During his stay at the
Baltic Centre last autumn, the surroundings in Gotland had so much impact on
him that he actually made them a part of his story. His recently published
novel The Argonaut starts with the
principal character sitting in the Botanical garden in Visby. The alter ego of the Estonian writer Andrei Ivanov.
– I can spend hours in that garden, a fabulous place, he says.
It is his second visit to the Baltic Centre for Writers and Translators.
The first time was in October last year.
– I had some kind of sideway inspiration here in Gotland. So I wrote down some
stuff and realized that it would fit in my next book, he says.
Andrei Ivanov, who was born in Tallinn in
Estonia in 1971 when it was the Soviet Republic of Estonia, studied languages
and literature at the university of Tallinn. He spent many years in
Scandinavia, living in a refugee camp in Denmark and in the Hesbjerg
hippie commune on the island of Funen, and he has
also been traveling in Norway. Today
he lives and works in Tallinn, writing his novels in the Russian language. Ivanov has won several literary awards, including the
Estonian Cultural Capital Prize for the novel Hanuman’s Journey to Lolland.
His last book, The Argonaut,
was published in Estonia in the beginning of this year. This autumn he had his first
novel published in France, Le Voyage de Hanumân (Hanuman’s
Journey to Lolland), and he will go to Paris in October for interviews and readings. The characters in this book are
illegal immigrants in a refugee camp in Denmark.
– They just try to discover something, they are trying to live, survive basicly. Both of them have a
history of course, one is Indian and the other one a Russian from Estonia, but
I focus on the situation where they are right now.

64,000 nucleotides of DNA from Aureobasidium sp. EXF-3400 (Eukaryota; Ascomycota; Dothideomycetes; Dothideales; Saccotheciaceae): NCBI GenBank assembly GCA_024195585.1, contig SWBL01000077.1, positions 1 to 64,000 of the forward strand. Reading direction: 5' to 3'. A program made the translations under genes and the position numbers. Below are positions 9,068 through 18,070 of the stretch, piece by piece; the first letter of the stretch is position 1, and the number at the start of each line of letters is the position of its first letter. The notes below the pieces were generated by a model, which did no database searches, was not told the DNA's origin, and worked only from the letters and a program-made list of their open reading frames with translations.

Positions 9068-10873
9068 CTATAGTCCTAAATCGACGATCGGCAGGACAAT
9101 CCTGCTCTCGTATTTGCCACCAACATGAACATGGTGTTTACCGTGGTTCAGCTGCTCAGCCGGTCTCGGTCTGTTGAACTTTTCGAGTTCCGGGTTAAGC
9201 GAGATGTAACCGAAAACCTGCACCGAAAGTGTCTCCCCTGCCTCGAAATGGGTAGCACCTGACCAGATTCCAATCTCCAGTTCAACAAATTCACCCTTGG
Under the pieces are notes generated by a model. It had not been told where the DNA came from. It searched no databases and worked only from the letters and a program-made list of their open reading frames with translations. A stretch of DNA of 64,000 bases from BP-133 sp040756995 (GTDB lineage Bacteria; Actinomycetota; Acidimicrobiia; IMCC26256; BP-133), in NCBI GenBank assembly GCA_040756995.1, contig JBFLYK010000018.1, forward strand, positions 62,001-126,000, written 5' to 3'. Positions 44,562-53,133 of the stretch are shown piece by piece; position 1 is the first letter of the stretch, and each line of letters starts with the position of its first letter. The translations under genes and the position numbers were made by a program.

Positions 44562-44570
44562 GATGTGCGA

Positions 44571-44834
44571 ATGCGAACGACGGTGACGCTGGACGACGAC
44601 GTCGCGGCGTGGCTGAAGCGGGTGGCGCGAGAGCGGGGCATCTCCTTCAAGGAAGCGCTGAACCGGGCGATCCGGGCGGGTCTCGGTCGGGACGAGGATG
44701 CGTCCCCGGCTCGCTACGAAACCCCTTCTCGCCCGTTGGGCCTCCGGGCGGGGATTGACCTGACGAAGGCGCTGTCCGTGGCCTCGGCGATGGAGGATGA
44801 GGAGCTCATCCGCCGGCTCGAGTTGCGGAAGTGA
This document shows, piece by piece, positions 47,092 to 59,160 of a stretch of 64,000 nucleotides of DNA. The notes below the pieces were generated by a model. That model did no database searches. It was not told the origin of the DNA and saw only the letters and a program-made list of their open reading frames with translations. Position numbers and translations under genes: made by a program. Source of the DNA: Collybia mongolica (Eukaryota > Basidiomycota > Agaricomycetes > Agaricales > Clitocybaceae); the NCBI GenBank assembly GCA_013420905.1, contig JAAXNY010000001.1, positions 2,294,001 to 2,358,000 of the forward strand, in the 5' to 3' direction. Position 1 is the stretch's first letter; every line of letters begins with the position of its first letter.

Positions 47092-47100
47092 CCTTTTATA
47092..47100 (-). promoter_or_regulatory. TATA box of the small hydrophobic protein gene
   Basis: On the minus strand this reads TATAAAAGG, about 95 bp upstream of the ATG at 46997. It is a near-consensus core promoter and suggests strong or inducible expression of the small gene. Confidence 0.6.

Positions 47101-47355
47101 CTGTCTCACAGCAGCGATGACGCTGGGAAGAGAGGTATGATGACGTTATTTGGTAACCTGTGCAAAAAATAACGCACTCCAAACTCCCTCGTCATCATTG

His writing is based mostly on his own experiences when he lived in a
refugee camp in Denmark in the end of 1990.
– I had numerous reasons to write this novel, the main thing is to concentrate
on the society and how it functions, he says.
During his stay in Visby this time, he is writing a book with the title Beauregard, about Russian emigrants and
displaced persons who lived in France and Germany right after the second world war. The theme of escape and immigration, a very
topical subject today, is always present in his work.
A wish to sail abroad
Andrei Ivanov started to write very early, he created
poems and kept diary where he wrote down his experiences and feelings.
– I began to make little booklets, writing my own fairytales, he says.
When he was a child he was insomniac, he didn´t sleep well and had a lot
– My imagination was vivid. I liked very much to tell stories, to create them
and collect them in my memory.
When he went to summer camps with other children, he was the one who was
telling the stories in the night.
– I always listened to what other kids were telling me about what happened to
them, and I invented stories based on their experiences. I realized that I
could use the stories from a life, put them in a fantastic world and create
fantasy stories for them. I remember that it was inspiring sitting in this dark
room while the other kids were listening to me, Andrei says.
When he was 14 years old, he and a classmate wrote a story about a guy
who escaped from the Soviet Union.
– My friend had a fabulous beginning: ”Now it is time,
I told myself, and stepped into the opened luggage.” The guy was just hiding in
a big suitcase and he was delivered to another country. We were imagining how
life abroad could be.